Yesterday, in the great state of Texas, there was a family picnic at the lake.  My dad’s side (my dad is now talking to me again) was there.  I’m talking, aunts, uncles, cousins, babies.  Everyone.

No one got into a fist fight.  No one put anyone down.  No one got into a screaming match.  It was a wonderful day.  These people not only love me and have been supportive, they accept my husband and my stepson.  It was amazing seeing the contrast between what my mother is going through and the amazing day I had with family yesterday.

This side of the family isn’t perfect.  People have their quirks.  But it is the real sense of family that I have always craved and really didn’t have while growing up.

I’m grateful that my daughter doesn’t have to see her family get into fistfights.  She isn’t scared of one person or another (like I was of my aunts as a child).  She feels loved, respected and loves my family in return.

I would like to also point out that both of my father’s parents have passed on.  My grandmother in 2004 and my grandfather right after Christmas 2011.  No one “raided the jewelry box” no one moved to my grandpa’s house and changed the locks.  There were no screaming matches, no threats.  My aunt, uncle and father worked together to sell grandpa’s house, and upheld his will as to what to do with his property.

My mom returns from Pittsburgh in a few days.  I’m going to hug her, tell her its alright, and that she’s 1,500 miles from those assholes.

My grandpa would be ashamed.


The conundrum of being a Steeler fan

Football Field on 40 Yard Line

As a born and bred Steeler fan, I don’t think I could let this day pass without making some derogatory statements about the Baltimore Ravens.  I think it is actually written in the membership agreement for the Steeler Nation:  thou shall make fun of Baltimore (and Cleveland, and the Bungles,and the Patriots) at all times.  (For evidence that the Steelers fans are actually a “nation” click here).

GO Steelers!!!

Today, I am split.  As  Steeler fan, it is impossible to cheer for Baltimore.  But, if the 49ers win, they will also have six Superbowl titles (for those who don’t care for football, the Steelers are the only team since the merger to have six Superbowl titles).

I do like Kaepernick as a QB.  His enthusiasm for the game is evident and he is a joy to watch.  That  boy is fast!!

I also have a soft spot in my heart for the 49ers, because Joe Montana is from Western Pennsylvania.  And one of my friends is a die hard 49er fan.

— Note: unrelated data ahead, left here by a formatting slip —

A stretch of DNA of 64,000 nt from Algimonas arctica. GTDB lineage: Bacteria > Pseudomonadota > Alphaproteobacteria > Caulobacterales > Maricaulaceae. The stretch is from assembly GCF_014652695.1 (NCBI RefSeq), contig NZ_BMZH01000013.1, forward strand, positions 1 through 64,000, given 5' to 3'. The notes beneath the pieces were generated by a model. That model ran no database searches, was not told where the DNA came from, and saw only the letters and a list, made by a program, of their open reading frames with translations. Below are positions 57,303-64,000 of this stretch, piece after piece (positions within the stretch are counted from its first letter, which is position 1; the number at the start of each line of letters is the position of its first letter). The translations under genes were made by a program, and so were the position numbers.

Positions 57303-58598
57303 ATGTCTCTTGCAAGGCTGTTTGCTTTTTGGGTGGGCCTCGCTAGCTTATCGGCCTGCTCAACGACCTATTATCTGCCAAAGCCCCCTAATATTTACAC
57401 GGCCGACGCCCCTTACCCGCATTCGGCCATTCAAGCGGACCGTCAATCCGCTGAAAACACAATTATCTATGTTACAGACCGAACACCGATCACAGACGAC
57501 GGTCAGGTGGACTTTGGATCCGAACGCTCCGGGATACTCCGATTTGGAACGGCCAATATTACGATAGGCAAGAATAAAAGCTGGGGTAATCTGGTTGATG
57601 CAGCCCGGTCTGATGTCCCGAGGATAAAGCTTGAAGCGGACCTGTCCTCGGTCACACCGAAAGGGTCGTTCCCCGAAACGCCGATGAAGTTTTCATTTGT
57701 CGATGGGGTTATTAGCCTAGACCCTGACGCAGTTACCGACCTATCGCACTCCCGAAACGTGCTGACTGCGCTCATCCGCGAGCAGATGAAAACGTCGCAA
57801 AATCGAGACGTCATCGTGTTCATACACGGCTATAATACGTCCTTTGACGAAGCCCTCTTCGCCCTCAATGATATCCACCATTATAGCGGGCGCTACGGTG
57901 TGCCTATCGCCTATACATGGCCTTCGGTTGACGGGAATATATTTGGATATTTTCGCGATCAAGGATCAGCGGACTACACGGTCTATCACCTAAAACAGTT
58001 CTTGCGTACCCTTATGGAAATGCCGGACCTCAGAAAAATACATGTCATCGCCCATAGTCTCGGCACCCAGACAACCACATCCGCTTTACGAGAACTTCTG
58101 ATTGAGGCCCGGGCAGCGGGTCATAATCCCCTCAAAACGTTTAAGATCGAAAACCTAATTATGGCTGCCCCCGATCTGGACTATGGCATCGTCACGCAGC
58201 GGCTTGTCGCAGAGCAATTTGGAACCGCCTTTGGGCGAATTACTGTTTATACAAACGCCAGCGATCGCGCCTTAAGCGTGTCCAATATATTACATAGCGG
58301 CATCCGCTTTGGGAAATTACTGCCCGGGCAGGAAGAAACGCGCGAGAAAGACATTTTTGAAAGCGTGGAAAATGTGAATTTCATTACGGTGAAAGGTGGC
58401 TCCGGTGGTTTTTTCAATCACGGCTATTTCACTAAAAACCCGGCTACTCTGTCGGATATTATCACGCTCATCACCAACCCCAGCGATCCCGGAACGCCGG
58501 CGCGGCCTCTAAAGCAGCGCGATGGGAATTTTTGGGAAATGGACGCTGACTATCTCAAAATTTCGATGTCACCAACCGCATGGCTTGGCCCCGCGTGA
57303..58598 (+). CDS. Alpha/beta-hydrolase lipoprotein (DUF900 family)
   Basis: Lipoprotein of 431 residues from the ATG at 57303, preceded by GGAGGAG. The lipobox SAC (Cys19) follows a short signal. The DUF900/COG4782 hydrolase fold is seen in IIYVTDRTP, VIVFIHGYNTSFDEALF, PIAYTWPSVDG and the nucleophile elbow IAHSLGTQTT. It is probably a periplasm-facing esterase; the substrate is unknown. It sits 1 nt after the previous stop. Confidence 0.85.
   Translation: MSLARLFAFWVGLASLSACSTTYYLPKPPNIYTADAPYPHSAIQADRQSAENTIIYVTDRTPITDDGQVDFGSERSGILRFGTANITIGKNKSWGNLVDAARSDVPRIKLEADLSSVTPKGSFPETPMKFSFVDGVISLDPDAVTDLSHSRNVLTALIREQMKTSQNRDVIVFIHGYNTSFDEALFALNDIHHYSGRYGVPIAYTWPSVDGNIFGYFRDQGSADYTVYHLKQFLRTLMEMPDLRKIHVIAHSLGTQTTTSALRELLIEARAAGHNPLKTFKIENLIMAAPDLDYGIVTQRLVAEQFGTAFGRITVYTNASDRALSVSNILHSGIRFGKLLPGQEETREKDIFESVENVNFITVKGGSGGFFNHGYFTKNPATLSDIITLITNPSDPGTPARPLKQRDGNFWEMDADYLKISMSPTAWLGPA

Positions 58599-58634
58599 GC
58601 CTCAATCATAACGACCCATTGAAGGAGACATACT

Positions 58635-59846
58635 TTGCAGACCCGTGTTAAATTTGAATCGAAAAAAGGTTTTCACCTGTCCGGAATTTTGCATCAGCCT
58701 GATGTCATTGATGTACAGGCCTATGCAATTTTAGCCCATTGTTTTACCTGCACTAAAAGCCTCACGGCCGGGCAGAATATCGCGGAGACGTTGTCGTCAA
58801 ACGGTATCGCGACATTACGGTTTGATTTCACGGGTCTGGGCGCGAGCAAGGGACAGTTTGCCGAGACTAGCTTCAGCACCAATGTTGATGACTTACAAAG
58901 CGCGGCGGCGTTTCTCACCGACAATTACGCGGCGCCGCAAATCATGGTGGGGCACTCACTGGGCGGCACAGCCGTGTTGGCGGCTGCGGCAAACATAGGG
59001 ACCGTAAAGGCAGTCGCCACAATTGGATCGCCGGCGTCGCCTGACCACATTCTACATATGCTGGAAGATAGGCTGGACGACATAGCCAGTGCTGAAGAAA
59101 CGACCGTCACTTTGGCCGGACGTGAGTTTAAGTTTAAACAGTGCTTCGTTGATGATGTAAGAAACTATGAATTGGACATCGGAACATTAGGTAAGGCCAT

But if they win, the Steelers are no longer the King of Rings. They will have to share that title.  And that isn’t too fun. Perhaps it will stir something in the Steelers to actually make the playoffs next year.

And I really can’t cheer at all for Ray Lewis.  I did read the articles concerning his “incident” 13 years ago, and I’m not impressed.  It still amazes me to this day that NFL players always get preferential treatment in the justice system.  If you need more proof, check out the Steelers QB.  I still have a difficult time with that one.

The Baltimore Ravens aren’t as “exciting” as the 49ers.  Joe Flacco often chokes in big games.

This is a “Fighting Blue Hen”

But he is a fellow UD “fighting blue hen”, so my husband is firmly on his bandwagon.

And the “Har-bowl”, if I needed a reason to puke, that happens to be it.  Both are immature and throw tantrums on the sidelines.  Out of the two of them, I dislike Jim Harbaugh more, just because of his on-field antics.  At least John Harbaugh conducts himself with a little more decorum.

And I am absolutely THRILLED that Belichik will not be making an appearance in the Superbowl.  Even though it is quite satisfying watching the Giants beat the Pats (twice).  I have no respect for that man.  I didn’t like him and his attitude BEFORE “spygate” came out.

To make things a little easier, the Penguins thrashed the Capitals today IN Washington.  That is hockey for those of you who are uninitiated.
So there is my Superbowl rant. I just may have to cheer the commercials.  GO CONSUMERISM!!!

Bio Dad

© Squareplum | Stock Free Images & Dreamstime Stock Photos

© Squareplum | Stock Free Images & Dreamstime Stock Photos

I will write this post only once.  It is not a subject that I need to revisit consciously, although I frequently revisit it subconsciously.

I have posted before that my husband is not Sunshine’s biological father.  We split when she was 2, mainly because he “fell out of love with” me when I got sick the first time.  See my post about the issue of chronic illness and marriage here.  As our marriage continued to crumble, I began finding out more and more information that screamed to me “you have to leave, this is not a good situation for you or your child”.

I got on a plane to Texas with my toddler and never looked back.

Its years later, and to this day, I have no regrets.